PCN Gathering Recap

epip-iconOn November 5th and 6th, EPIP held its People of Color Network Gathering (formerly, the Professional Development Fund or PDF) at Harvard University. For those of you who don't already know, PCN offers participants access to professional development training and intergenerational learning opportunities, with the intent of diversifying and retaining people of color within the sector. The content of the PCN gathering itself is three-fold: 1) personal connections to social justice work; 2) understanding structural racism; and 3) bringing this work back home. EPIP’s Executive Director, Rahsaan Harris, acted as lead facilitator, with additional support from Hehershe Busuego of The Boston Foundation.

Nakisha Lewis of the Schott Foundation for Education moderated the Emerging Leader Salon with featured speakers: Javier Torres of The Boston Foundation and Karla Nicholson of the Haymarket People’s Fund. This evening networking and professional development event connected emerging leaders to more senior leaders in the field. Emerging Leader Salons have been a part of EPIP's work since our founding in 2001. They facilitate inter-generational learning and relationship building, highly valuable opportunities for both senior leaders and emerging practitioners. Our co-hosts for the evening program were New England Latinos in Philanthropy (NELIP) and New England Blacks in Philanthropy (NEBIP).

Also in conjunction with the PCN gathering, and together with the Proteus Fund and the Charles Hamilton Houston Institute for Race and Justice at Harvard University, EPIP co-hosted a workshop and session on "The Science of Wringing Out Racial Bias " that was free and open to the public. The workshop was presented by Johanna Wald of the Charles Hamilton Houston Institute. It was immediately followed by a panel discussion between Denise Porche, Executive Director of the Island Foundation, Amber Bradley, Director of Assessment Tools at the Center for Effective Philanthropy, and EPIP’s own Rahsaan Harris to discuss the philanthropic implications of implicit bias, and was moderated by Andrew Grant-Thomas, Director of Programs at the Proteus Fund. More information, including a video of the presentation, is forthcoming.

We would like to thank our Leader Salon sponsors: Associated Grant Makers (AGM); Schott Foundation for EducationAsian Americans/ Pacific Islanders in Philanthropy (Boston), and EPIP Boston. We would also like to recognize and thank the Proteus Fund and the Charles Hamilton Houston Institute for Race and Justice for putting together a fantastic workshop on implicit bias.

In preparation for and immediately after the gathering, Rahsaan shared a number of resources with participants to help them better understand structural racism, and the intersection of race and philanthropy. These resources, listed below, are being made available to all EPIP members in our efforts to provide you with the tools you need as change agents working to make an equitable world.

  • To begin, test your own racial biases at Project Implicit
  • Wages of Wins: Looking Again at Implicit Bias in the NBA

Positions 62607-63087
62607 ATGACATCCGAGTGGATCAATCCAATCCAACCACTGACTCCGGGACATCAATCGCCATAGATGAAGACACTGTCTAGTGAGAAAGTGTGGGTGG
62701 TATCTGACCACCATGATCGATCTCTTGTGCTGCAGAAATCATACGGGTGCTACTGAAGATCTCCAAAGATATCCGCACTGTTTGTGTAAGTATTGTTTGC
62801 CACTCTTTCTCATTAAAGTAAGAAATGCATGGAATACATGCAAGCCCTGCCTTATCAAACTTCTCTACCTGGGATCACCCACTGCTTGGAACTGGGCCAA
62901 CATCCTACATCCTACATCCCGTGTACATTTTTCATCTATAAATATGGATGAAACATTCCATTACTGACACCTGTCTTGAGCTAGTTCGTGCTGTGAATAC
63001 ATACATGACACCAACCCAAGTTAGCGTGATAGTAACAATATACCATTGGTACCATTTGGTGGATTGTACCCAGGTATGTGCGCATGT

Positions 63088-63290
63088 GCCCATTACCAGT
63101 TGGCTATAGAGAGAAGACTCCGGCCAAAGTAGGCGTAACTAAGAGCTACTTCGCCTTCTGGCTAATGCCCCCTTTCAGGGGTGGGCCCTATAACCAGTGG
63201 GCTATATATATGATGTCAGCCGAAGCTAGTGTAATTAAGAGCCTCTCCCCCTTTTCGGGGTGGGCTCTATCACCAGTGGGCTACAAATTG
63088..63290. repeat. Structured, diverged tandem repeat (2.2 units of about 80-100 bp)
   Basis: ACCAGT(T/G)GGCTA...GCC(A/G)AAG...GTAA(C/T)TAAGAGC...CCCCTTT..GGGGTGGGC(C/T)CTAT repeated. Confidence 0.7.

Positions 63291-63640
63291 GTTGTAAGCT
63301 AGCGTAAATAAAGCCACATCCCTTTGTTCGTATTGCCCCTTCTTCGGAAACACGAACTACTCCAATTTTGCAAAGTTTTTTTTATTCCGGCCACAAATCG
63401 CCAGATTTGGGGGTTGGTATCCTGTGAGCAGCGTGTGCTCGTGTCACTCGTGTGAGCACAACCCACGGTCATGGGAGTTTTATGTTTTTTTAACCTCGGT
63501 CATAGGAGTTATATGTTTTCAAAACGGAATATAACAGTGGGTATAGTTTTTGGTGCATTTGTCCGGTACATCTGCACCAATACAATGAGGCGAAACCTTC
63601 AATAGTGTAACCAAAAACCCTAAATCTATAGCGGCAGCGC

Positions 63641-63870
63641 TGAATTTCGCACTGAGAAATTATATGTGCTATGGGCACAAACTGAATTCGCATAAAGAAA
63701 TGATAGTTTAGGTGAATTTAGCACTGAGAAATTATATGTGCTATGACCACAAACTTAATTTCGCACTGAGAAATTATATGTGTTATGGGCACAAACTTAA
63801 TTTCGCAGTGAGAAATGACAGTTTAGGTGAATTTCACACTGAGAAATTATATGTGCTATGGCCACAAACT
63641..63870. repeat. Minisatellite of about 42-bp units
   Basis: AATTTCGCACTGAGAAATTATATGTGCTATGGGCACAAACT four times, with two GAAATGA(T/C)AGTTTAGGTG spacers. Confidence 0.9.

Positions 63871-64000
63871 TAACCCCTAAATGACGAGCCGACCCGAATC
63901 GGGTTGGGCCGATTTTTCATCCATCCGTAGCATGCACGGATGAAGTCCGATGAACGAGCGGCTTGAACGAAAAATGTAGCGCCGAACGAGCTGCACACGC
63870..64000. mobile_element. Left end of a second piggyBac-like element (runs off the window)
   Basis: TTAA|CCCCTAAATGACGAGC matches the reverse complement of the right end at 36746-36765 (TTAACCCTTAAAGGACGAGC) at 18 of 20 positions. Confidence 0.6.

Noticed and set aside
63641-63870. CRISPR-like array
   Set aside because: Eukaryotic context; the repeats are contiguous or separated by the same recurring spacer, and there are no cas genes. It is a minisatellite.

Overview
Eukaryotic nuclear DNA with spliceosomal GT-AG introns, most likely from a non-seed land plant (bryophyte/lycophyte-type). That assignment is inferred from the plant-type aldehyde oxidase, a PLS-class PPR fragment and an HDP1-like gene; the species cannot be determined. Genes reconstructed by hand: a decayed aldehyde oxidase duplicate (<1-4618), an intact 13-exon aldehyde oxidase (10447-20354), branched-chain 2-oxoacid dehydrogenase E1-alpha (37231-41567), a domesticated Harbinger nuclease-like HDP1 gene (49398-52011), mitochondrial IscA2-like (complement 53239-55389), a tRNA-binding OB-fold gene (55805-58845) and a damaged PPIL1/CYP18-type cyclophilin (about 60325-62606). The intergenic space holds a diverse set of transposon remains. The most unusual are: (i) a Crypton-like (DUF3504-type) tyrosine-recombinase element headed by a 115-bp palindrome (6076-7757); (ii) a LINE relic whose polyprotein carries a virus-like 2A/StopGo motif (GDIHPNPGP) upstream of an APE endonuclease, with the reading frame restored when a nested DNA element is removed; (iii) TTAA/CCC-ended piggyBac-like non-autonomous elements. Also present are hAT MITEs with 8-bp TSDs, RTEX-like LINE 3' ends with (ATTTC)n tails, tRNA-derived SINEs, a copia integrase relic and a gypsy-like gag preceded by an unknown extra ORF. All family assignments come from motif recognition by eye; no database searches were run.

• "The Constitution vs. International Rights: Philanthropy’s Wrong Turn”: William Schambra making an argument against "Taking Account of Race". His argument paraphrased: keep it simple... just stick to the American Constitution. That's good enough.
  • "Structural Racism and Community Building" by the Aspen Institute. Structural racism defined... "how race shapes political, economic, and cultural life in the United States, and offer insights for integrating a racial equity perspective into the work of community building and socioeconomic justice".
  • Foundation Diversity Policies & Practices Toolkit from The California Endowment: "Materials in this toolkit came from the following organizations: Akonadi Foundation, David & Lucile Packard Foundation, Diversity in Philanthropy Project (D5), Donors Forum of Chicago, Foundation Center, Ford Foundation, Funders for Lesbian and Gay Issues, Hyams Foundation, Jessie Smith Noyes Foundation, MacArthur Foundation, Minnesota Council on Foundations, New York Regional Association of Grantmakers, Northern California Grantmakers, Rockefeller Foundation, The California Endowment, The San Francisco Foundation, W.K. Kellogg Foundation, Women’s Foundation of Minnesota, and Z. Smith Reynolds Foundation. The toolkit is organized into five categories pertinent to philanthropy: (a) policy statement, (b) governance and workforce, (c) grantmaking, (d) contracting with vendors and consultants, and (e) investments."
  • The Race Matters Organizational Assessment - Advancing the Mission Toolkit from the Annie E. Casey Foundation: Assess if your organization has one of the following approaches: Color-blind approach | Diversity-only approach | Race-tentaive approach | Equity-focused approach.
  • Race Inequity Frameworks Toolkit by Funders for LGBTQ Issues: Grantmaking with a racial equity lens involves “analyzing data and information about race and ethnicity; understanding disparities—and learning why they exist; looking at problems and their root causes from a structural standpoint; and naming race explicitly when talking about problems and solutions.” GrantCraft and Philanthropic Initiative for Racial Equity.
  • Philanthropy in a Changing Society - a Rockefeller Philanthropic Advisors report on workforce diversity in philanthropy.
  • Taking Account of Race - speech by Gara LaMarche. Foundations must take account of race in all of their work in order to get beyond racism, said Gara LaMarche, The Atlantic Philanthropies President and CEO, in this speech at the Waldemar Nielsen Issue Forums in Philanthropy, Georgetown Public Policy Institute in Washington.
  • Race and Philanthropy | Resources You Can Use - compiled by Rahsaan Harris, Phd.
  • Measure Yourself as a Leader - prepared by Rahsaan Harris, PhD.